For President’s Day, we’re going to call out our favorite portrayals of historical commanders in chief.
There’s no shortage of big name actors who have jumped at the chance to play the president. This week we’re going to select our favorite performances from films that played it by the (history) book. Here are our top picks for best performances from actors playing real presidents.
Next week we’ll get ahistorical as we round up our picks for great performances by actors playing fictional heads of state.
Best Movie Presidents – Historical.
Played by: Daniel Day Lewis.
The top spot on our list goes to multiple Academy Award winner Daniel Day Lewis. He took home his third Oscar for his turn as Abraham Lincoln in a biopic that focused on Lincoln and his fight to pass the 13th amendment and abolish slavery. While the film is a touch ponderous in its legal wranglings, Lewis shines as Lincoln, giving a somber and psychologically powerful portrayal to the war time president.
Played by: Frank Langella.
After the scandal of Watergate forces Nixon to resign the presidency, he agrees to a series of interviews with a British journalist and TV personality David Frost. Believing that Frost was a pushover, the Nixon team believed that they could use the interviews to rehabilitate Nixon’s image in the public mind and to make a ton of money in the process.What ends up happening is that Nixon’s cagey manipulation of the early interviews inspires Frost to nail him on Watergate, and a battle of wills ensues, perfectly brought to life by veteran actor Frank Langella as Nixon and Michael Sheen as David Frost. Of the many fine actors to play Nixon, Langella gives the most nuanced and insightful performance, a multifaceted tour de force.
Lyndon Baines Johnson
Played by: Woody Harrelson.
Sadly overlook this year for many awards programs, L.B.J. is a must see film due to the powerhouse performance from Harrelson. Much like Lincoln, the drama is minutely focused on the passage of key legislation, this time the Equal Rights Act.While it does cover the weeks leading up to JFK’s assassination, the real meat of the drama is the internal struggles of Johnson, an oversized character haunted by a need to be admired. Harrelson gives us a terrific turn as Johnson, living up to his bombastic nature while also revealing his inner life. The Academy may have looked the other way, but I think its one of the best films of the year.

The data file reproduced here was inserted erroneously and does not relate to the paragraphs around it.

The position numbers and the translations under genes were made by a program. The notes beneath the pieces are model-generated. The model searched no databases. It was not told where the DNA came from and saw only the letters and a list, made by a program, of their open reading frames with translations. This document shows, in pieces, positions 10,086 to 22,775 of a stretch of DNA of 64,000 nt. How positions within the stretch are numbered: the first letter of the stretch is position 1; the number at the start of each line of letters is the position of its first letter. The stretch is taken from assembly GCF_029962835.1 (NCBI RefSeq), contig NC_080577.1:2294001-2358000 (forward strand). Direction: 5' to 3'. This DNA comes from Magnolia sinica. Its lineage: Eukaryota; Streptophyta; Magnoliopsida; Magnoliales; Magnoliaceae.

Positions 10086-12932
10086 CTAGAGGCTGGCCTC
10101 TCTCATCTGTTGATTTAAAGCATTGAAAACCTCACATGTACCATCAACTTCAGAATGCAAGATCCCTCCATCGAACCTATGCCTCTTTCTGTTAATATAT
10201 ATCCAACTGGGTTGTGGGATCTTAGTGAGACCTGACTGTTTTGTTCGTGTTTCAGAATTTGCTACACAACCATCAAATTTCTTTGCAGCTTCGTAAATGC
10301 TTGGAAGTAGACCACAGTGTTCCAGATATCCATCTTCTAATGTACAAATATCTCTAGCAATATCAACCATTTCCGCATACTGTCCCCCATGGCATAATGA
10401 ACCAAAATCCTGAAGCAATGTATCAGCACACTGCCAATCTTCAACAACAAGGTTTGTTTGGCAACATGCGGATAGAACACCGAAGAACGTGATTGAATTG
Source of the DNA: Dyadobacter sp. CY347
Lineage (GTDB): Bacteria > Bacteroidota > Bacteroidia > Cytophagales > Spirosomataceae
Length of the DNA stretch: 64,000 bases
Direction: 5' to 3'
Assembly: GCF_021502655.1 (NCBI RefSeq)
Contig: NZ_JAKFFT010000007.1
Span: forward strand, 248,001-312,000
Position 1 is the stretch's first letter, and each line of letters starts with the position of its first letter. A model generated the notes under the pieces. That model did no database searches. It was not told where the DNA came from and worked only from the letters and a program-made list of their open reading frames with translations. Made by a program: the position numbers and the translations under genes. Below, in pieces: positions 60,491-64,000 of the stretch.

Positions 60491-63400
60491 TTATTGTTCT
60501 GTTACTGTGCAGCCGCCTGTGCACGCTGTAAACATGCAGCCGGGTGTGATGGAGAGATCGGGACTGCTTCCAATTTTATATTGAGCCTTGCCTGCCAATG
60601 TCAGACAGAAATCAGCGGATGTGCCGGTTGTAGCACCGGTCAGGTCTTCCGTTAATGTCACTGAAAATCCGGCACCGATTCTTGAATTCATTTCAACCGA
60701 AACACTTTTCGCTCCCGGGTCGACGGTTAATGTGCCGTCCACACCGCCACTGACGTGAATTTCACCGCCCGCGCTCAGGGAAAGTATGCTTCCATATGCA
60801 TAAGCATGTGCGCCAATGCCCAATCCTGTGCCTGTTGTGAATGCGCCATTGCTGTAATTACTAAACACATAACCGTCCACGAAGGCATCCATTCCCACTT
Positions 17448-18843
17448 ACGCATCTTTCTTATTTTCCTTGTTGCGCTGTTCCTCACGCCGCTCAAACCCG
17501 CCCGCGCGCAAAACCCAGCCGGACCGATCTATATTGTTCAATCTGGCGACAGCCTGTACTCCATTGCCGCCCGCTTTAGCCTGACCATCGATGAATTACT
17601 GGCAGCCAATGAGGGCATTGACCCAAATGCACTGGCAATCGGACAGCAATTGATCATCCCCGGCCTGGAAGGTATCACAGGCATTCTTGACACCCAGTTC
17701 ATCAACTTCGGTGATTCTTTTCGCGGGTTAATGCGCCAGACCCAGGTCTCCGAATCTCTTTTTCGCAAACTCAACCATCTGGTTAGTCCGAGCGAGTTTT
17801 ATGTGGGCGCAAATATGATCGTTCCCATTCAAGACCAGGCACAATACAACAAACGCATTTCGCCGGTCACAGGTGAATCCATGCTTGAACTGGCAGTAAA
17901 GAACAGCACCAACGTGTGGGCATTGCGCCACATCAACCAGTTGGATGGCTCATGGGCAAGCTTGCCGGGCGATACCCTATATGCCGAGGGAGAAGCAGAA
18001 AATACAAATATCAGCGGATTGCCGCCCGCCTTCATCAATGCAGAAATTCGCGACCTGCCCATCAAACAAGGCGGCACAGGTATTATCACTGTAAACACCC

John Quincy Adams
Played by: Anthony Hopkins.
Hopkins narrowly missed making the list twice, thanks to his performance as Richard Nixon in the aptly titled Nixon being edged out by Frank Langella’s take on the disgraced politician. In Amistad, he gives a grandiloquent turn as the often irascible John Quincy Adams, now retired from the presidency. His council helps to move forward a legal case involving a group of African men who were taken as slaves and brutalized upon a Spanish ship before carrying off a successful mutiny.Instead of sailing to freedom, they are caught by a US warship and tried in court where they face either being sent back to Spain as slaves or executed as mutineers. Adams gives an impassioned speech in the supreme court for their freedom, allowing Hopkins to do what he does best – give an oration that will make the hairs on your neck stand up.
Hyde Park on Hudson
Played by: Bill Murray.
Hyde Park on Hudson is not a great movie, but the movie doesn’t have to be astonishing to allow a good actor to sink his teeth into a role. Here Bill Murray gets so deep into character that you’d hardly believe it’s the same ghost busting, groundhog hating, Christmas botching funny man. His mannerisms, diction and overall bearing feel lifted from old footage of FDR, giving us a surprisingly astute impersonation of the first multi-media president.